Safeguarding the future of the tropics

The tropics are home to the greatest biodiversity on the planet and provide vital climate regulation. The Tropical Futures Initiative (TFI) brings together scientists from various disciplines and institutions to help governments and key decision makers implement sustainable pathways for these important regions. In 2017, TFI succeeded in becoming the first IIASA Futures Initiative to secure significant external funding under the RESTORE+ project.

The overarching objective of the Restoration for Land Use Sustainability in the Tropics (RESTORE+) project is to provide decision makers in the tropical region with lasting capacity, technical recommendations, and enhanced datasets to inform the restoration of degraded and marginal areas at the Food-Land-Energy nexus. This calls for an approach that links qualitative information with socioeconomic and environmental parameters to obtain a comprehensive assessment of degradation and restoration. Beyond bridging science to policy, RESTORE+ also aims to develop a generic methodology that can be applied to other regions. To this end, while focusing on detailed assessment activities in Indonesia and Brazil, the project also covers the Congo Basin, to conduct dissemination and research outreach activities.

In Indonesia, the project specifically aims to inform key national and sub-national policies such as the country’s medium-term economic development plan (or RPJMN as it is commonly referred to in Indonesia), nationally determined contribution (NDC), climate resilience strategy, and national biodiversity strategies and action plan (NBSAP).

Other than quantifyable results, this requires the project to also deliver modeling tools that can be used for further analyses or related inquiries in the broader land use context. RESTORE+ aims to deliver an Indonesia specific modeling toolbox comprising detailed modeling results of the Environmental Policy Integrated Model (EPIC), the Global Forest Model (G4M), the Techno-economic Spatial Optimization Model (BeWhere), enhanced remote sensing products utilizing the citizen-sourced Geo-Wiki approach, and the Global Biosphere Management Model (GLOBIOM). The project will also allow groundtruthing for the usefulness and policy impact of IIASA’s exploratory work.

In 2017 for example, the IIASA Wildfire Climate Impacts and Adaptation Model (FLAM), was applied to the Tropics for the first time, with a study devoted to the application of this model to Indonesia. FLAM captures the complex impact of climate, population, and fuel availability on burned areas, using a process-based fire parameterization algorithm that was originally developed to link a fire model with dynamic global vegetation models. The version of the model applied in Indonesia however, features new modeling approaches compared to the original model applied to Europe. As model development and assessment requires joint capacity building and close collaboration with local stakeholders, enhanced capacity in modeling and the analyses of results are also crucial outcomes of the RESTORE+ project.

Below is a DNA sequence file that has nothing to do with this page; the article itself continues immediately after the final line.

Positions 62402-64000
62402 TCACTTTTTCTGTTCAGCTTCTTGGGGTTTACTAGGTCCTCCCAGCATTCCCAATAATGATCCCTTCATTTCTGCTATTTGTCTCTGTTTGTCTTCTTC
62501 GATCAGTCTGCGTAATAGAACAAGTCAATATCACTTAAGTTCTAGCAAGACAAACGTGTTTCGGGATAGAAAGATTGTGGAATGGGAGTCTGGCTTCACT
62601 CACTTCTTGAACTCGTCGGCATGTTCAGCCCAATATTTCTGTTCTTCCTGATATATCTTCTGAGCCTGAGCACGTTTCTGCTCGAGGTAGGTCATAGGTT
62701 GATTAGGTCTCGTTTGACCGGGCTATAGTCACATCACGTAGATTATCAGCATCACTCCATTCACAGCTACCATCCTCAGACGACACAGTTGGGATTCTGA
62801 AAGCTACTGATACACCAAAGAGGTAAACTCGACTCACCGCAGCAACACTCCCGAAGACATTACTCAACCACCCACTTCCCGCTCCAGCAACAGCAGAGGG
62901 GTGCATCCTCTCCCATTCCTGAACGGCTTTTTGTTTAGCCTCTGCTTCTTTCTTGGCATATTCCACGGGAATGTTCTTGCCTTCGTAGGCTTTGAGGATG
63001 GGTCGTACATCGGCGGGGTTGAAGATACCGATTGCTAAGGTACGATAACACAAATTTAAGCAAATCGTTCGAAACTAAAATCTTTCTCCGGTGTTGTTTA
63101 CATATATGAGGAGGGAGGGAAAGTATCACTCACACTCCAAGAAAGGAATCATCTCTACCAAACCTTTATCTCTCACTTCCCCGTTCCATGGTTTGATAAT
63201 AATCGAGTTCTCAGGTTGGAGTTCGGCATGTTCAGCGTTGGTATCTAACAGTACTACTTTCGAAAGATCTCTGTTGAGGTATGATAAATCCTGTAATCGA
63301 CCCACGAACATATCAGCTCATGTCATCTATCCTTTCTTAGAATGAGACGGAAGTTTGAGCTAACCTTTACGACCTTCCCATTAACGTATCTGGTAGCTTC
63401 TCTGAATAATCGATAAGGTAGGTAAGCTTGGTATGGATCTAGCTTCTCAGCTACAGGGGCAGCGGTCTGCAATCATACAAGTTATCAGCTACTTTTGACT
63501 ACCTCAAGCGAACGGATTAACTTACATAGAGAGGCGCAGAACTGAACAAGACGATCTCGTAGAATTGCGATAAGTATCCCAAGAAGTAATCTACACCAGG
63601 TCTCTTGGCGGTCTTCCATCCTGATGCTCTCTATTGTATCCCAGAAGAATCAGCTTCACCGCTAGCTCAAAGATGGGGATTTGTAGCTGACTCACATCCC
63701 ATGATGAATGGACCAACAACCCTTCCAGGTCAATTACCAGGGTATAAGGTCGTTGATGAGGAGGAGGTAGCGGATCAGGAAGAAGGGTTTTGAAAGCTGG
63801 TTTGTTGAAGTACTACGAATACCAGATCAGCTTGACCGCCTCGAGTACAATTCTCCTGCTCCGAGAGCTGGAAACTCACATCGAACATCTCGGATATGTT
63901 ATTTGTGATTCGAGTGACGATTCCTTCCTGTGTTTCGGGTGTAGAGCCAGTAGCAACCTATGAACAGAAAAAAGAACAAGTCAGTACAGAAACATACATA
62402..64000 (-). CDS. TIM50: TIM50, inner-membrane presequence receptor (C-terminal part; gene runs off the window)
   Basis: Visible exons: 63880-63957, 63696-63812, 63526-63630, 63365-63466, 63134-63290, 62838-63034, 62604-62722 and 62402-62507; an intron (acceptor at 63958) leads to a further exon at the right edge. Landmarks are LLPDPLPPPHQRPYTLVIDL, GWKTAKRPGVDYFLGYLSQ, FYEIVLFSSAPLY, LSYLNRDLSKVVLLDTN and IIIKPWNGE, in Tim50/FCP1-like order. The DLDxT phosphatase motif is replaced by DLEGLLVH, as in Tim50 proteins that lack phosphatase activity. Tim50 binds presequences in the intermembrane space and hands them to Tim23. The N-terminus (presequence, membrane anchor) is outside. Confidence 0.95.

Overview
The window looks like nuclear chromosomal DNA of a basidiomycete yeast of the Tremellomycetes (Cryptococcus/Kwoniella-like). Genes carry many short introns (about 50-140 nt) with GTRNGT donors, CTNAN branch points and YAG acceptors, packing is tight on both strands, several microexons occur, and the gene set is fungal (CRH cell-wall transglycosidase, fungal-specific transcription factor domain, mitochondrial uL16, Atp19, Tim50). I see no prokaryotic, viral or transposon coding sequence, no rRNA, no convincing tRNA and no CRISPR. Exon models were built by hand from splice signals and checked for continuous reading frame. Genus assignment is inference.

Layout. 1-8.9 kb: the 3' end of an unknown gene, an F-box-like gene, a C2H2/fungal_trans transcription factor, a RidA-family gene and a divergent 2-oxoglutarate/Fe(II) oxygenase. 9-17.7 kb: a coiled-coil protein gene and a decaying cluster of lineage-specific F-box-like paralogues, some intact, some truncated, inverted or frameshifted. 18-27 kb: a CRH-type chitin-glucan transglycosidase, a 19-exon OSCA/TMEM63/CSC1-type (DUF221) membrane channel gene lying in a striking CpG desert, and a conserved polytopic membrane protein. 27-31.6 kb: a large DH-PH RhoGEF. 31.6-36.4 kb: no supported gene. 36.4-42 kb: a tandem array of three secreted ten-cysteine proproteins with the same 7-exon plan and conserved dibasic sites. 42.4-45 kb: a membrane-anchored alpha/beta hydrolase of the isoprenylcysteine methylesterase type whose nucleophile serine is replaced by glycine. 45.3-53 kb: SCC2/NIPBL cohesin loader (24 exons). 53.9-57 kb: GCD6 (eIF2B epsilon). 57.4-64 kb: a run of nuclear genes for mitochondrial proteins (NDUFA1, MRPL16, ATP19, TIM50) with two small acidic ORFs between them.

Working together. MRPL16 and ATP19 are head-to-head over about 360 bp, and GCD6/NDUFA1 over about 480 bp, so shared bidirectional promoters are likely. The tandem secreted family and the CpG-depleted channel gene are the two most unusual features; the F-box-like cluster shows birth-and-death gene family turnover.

In Brazil, RESTORE+ benefits from the successful results of the preceding International Climate Initiative (IKI)-funded REDD Policy Assessment Centre (REDD-PAC) project. Other than generating important technical assessments that forms the basis of Brazil’s NDC, REDD-PAC also resulted in the Global Biosphere Management Model (GLOBIOM) for Brazil [1], and other local modeling capacities that will further contribute to the RESTORE+ project. At this stage, the goal of the project is to inform, among others, ministry regulations, and technical- and policy guidelines that contribute to the implementation or enhancement of Brazil’s Forest Code to help achieve objectives such as those in its NDC and NBSAP.

In the Congo Basin, project activities focuses on ensuring that stakeholders in the region (e.g., Ministries of Forests and Environment, the Commission of Central African Forests (COMIFAC), CN-REDD offices, and Ministries of Agriculture) endorse the project in terms of its potential contribution to policy formulation and relevant stakeholder activities. Selected training activities will also be undertaken throughout the project to enhance capacity in the region.

A consortium of 10 institutions led by IIASA collaborate on the RESTORE+ project. The project forms part of the IKI and is supported by the German Federal Ministry for the Environment, Nature Conservation, Building, and Nuclear Safety (BMUB).


[1] Camara G, Soterroni A, Ramos F, Carvalho A, Andrade P, Souza RS, Mosnier A, Mant R, et al. (2015). Modelling Land Use Change in Brazil: 2000–2050. NPE, IPEA, IIASA, UNEP-WCMC , São José dos Campos, Brasília, Laxenburg, Cambridge


  • World Agroforestry Centre (ICRAF), Indonesia
  • World Resources Institute (WRI), Indonesia
  • World Wildlife Fund (WWF), Indonesia
  • Instituto Nacional de Pesquisas Espaciais (INPE), Brazil
  • Instituto de Pesquisa Econômica Aplicada (IPEA), Brazil
  • UN Environment World Conservation Monitoring Centre (UNEP-WCMC)
  • Mercator Institute on Global Commons and Climate Change (MCC), Germany
  • Environmental Defence Fund (EDF), USA
  • Grantham Research Institute on Climate Change and the Environment (LSE), UK
  • Landmapp, Ghana

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Top image © Neil Palmer | CIAT